Four Norwich nonprofits to receive grants from NPU for energy upgrade projects
Norwich — Four prominent local nonprofits received portions of the $141,478 Neighborhood Assistance Act grants from Norwich Public Utilities on Tuesday in a program that gives the utility tax credits on gross revenue taxes paid on the purchase of natural gas and electricity.
Each grant announced Tuesday will help fund energy efficiency upgrades at Norwich-based nonprofit facilities.
Otis Library Executive Director Robert Farwell thanked NPU and the Board of Public Utilities Commissioners for the $33,028 grant to improve the heating and ventilation system at the library to provide better temperature controls to each portion of the building. The new system is expected to result in significant annual energy cost savings.
Farwell said the HVAC system improvement is the second partnership effort between the library and NPU. Otis previously worked with NPU to replace all fluorescent lights with LEDs. He also thanked NPU staff for prompt response and service when problems arise with utilities. The collective savings, Farwell said, gives the library more money for materials and programs for its 100,000 patrons per year.
United Community and Family Services started operating in Norwich in 1877, and President and CEO Jennifer Granger said that means the health care agency cares for some of the most historic buildings in the city, including the Samuel Huntington homestead mansion on East Town Street — “the big yellow house with the lions guarding the doors,” she said.
UCFS will use the $56,342 Neighborhood Assistance Act grant to help pay for a major heating and ventilation system upgrade to the circa 1783 Huntington house, which houses administrative offices, and replacement of the 70 windows with energy-efficient windows.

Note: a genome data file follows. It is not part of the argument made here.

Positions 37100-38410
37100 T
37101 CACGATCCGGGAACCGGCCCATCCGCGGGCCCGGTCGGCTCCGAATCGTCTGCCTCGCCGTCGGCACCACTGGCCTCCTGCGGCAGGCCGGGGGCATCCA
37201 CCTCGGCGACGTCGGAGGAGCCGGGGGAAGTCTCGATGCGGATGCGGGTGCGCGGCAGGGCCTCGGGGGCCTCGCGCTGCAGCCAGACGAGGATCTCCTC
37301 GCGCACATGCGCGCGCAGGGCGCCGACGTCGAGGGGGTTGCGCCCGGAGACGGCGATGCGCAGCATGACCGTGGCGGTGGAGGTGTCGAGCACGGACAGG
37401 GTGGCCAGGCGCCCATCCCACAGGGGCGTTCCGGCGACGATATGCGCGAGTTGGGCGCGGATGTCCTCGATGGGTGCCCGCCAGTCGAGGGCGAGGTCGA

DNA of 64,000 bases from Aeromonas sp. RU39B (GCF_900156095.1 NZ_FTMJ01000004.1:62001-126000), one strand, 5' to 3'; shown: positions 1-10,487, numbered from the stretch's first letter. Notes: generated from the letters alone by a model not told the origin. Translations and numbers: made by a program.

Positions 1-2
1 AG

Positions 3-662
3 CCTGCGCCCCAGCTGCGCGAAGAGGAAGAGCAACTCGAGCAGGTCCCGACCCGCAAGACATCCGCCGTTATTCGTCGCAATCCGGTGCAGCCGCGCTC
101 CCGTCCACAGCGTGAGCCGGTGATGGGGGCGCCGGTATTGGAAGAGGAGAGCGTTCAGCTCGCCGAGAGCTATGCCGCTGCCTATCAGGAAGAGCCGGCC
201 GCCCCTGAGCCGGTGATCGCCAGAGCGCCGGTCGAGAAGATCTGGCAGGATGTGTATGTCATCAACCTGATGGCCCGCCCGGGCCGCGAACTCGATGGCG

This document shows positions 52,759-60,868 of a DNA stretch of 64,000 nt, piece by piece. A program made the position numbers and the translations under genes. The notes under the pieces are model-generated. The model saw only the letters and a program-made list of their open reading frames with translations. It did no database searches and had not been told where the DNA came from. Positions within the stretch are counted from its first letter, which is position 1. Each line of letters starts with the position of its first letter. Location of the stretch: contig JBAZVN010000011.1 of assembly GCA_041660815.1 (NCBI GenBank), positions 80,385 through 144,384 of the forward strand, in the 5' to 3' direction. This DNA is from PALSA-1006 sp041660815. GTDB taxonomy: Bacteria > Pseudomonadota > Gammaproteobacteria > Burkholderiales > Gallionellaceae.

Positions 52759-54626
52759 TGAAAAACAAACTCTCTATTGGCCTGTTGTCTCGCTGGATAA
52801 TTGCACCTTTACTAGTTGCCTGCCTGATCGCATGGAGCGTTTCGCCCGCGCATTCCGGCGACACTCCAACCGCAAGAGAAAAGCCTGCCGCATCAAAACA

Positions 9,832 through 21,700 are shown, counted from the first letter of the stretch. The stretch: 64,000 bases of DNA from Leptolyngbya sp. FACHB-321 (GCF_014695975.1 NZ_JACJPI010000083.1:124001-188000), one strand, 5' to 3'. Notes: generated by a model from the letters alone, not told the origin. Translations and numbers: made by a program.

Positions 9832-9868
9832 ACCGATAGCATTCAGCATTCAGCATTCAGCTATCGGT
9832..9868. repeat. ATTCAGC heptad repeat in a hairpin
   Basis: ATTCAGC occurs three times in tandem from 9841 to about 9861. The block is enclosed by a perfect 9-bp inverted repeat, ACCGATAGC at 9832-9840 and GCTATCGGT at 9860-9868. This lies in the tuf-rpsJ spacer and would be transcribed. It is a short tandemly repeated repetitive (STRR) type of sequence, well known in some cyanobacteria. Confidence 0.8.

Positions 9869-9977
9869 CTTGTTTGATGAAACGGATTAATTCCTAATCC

Jillian Corbin, executive director of the St. Vincent de Paul Place, said the facility in the former St. Joseph School at 120 Cliff St. is all too familiar with NPU’s services and staff. When the soup kitchen moved into the building in 2012, the school had been closed for two years. The electric system was obsolete and failing. “We were popping breakers all the time,” she said.
NPU assisted with electricity upgrades, and later partnered with the soup kitchen to replace the fluorescent lights with LEDs. The energy savings already have paid for the cost of that project, Corbin said.
The sewer system repeatedly backed up until NPU made a permanent fix outside in front of the building.
Now, NPU will provide a $28,794 grant to purchase a new energy-efficient dishwasher system to allow St. Vincent to replace the disposable paper goods the soup kitchen has been using for several years, costing $8,400 per year. In 2019, St. Vincent provided more than 78,000 meals at the soup kitchen, which serves breakfast and mid-day meals. Another 15,000 sandwiches and miscellaneous take-out meals were provided.
The fourth grant also is a renewed partnership. NPU will provide $23,314 to the United War Veterans Grand Army of the Republic Memorial Association, which owns the historical William A. Buckingham Memorial building at 307 Main St. The grant will help replace the obsolete furnaces, as well as make a variety of energy efficiency upgrades. The grant is part of an ongoing major renovation of the building, which houses several nonprofit offices.
NPU spokesman Chris Riley said NPU pays about $1 million in gross revenue taxes each year. The Neighborhood Assistance Act tax credit program, run by the state Department of Revenue Services, provides funding for tax-exempt entities through the tax credits for businesses making cash contributions.
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